National Geographic : 1948 Jan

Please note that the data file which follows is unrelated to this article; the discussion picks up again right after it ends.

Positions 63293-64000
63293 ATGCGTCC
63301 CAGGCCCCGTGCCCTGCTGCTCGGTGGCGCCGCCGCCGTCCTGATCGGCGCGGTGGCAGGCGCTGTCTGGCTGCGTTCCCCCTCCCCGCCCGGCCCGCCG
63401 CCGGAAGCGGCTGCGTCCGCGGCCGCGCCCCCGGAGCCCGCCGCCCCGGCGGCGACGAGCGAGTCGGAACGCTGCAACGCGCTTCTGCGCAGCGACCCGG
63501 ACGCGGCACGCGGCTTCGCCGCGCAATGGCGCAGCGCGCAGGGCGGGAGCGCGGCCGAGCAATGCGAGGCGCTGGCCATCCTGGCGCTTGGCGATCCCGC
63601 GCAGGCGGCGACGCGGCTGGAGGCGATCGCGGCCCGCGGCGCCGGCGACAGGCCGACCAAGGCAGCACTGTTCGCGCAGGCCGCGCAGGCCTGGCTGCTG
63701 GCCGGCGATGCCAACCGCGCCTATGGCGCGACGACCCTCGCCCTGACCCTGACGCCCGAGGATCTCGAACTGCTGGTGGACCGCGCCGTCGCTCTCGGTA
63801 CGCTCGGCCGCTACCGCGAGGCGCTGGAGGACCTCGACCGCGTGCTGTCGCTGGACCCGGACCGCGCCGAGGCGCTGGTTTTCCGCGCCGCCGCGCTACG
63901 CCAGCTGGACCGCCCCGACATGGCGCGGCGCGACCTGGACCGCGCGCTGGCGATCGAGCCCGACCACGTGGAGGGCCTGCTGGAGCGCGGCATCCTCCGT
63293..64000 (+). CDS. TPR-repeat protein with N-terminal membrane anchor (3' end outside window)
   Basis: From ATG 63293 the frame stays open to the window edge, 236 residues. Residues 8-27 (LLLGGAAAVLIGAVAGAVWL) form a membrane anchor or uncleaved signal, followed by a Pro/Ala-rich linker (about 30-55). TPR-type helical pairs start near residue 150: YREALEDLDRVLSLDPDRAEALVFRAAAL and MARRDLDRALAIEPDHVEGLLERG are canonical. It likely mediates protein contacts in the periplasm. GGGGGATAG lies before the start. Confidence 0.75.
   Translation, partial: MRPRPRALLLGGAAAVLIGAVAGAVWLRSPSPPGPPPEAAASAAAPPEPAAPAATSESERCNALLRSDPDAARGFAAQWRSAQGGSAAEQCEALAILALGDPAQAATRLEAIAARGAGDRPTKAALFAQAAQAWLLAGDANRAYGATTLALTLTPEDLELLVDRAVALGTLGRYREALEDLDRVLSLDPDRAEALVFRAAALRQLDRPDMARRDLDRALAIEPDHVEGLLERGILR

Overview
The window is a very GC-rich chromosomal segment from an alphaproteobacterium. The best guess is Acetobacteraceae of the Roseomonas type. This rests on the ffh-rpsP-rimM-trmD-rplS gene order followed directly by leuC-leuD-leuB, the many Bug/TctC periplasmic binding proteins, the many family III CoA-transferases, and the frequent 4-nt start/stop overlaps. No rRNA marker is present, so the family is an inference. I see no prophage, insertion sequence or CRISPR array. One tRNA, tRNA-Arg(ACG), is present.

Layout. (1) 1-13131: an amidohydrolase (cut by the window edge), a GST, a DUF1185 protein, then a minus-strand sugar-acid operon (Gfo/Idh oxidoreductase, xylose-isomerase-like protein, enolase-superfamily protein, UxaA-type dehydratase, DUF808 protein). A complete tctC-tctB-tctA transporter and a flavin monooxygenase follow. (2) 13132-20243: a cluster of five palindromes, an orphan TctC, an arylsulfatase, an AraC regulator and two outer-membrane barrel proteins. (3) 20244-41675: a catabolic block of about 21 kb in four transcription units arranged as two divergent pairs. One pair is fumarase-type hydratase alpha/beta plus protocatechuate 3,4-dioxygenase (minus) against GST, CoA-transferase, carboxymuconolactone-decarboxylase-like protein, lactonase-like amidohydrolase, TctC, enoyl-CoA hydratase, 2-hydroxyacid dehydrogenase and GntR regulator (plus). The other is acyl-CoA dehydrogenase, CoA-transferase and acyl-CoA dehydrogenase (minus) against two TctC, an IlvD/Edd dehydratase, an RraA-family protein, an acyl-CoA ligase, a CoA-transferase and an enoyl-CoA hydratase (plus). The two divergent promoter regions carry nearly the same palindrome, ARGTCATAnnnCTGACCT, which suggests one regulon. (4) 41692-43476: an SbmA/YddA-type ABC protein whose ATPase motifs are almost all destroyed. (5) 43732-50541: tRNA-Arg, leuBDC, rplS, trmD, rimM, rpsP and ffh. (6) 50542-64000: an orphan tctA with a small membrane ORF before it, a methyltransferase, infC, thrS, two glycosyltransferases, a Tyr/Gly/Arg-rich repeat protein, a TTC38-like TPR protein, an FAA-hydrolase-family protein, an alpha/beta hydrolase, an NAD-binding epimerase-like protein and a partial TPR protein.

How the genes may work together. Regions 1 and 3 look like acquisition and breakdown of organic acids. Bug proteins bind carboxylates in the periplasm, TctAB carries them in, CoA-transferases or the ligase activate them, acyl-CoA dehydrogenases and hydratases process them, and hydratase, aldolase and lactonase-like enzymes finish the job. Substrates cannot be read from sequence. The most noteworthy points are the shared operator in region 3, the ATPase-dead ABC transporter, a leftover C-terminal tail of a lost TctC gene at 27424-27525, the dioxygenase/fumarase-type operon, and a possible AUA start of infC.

The National Geographic Magazine Staff I'Plhotograplier W\Villard It. C('ulver First Submariner Around the Horn? Yes-He Stood Farthest Forward! John Harrington, TM2SS, "chocks off" June 1, the day Sea Robin reached the Cape. He was stationed here at that time, between the breech ends of the bow tubes (page 129). The gauges measure the pressure in the tubes, and sight glass on the breech door tells the amount of water in each. We headed south because our plans called for a brief rough-weather test in sub-Antarctic waters. Watching for icebergs, we proceeded south all day and at midnight were at a point about 59 degrees south, some 350 miles from the Antarctic Continent (page 132). It was a disappointment to me to turn north here. One more day on this course and we would have touched at Palmer Peninsula. But we had a schedule to keep and had to go back. The Falklands, Britain's Farthest South The next afternoon we reconnoitered Burd wood Bank, a poorly charted shoal a hundred odd miles south of the Falkland Islands, and obtained data for the Navy Hydrographic Office. The next day we submerged for brief tests south of the Falkland Islands and 24 hours later sailed into Port Stanley, where we were greeted by Commander Marshall, British naval officer in charge of the Falklands' chief port, and Mr. A. B. Mathews, Colonial Secretary. We anchored in the harbor, for there were no docks with enough water for us. Sea Robin draws 17 feet (page 134). We received a most cordial welcome. Local officers told us we were the first American warship to visit the islands in 50 years, and the first U. S. ship of any kind to call for 20 years. The Falklands, southernmost colony of the British Empire since 1833, are a rocky group of islands lying more than 300 miles east of the Strait of Magellan. The principal islands are East and West Falkland. Of the 2,400 inhabitants, nearly half live in Port Stanley. Nearly all of them are Eng lish, Scottish, or Irish. Their only important industry is sheep raising.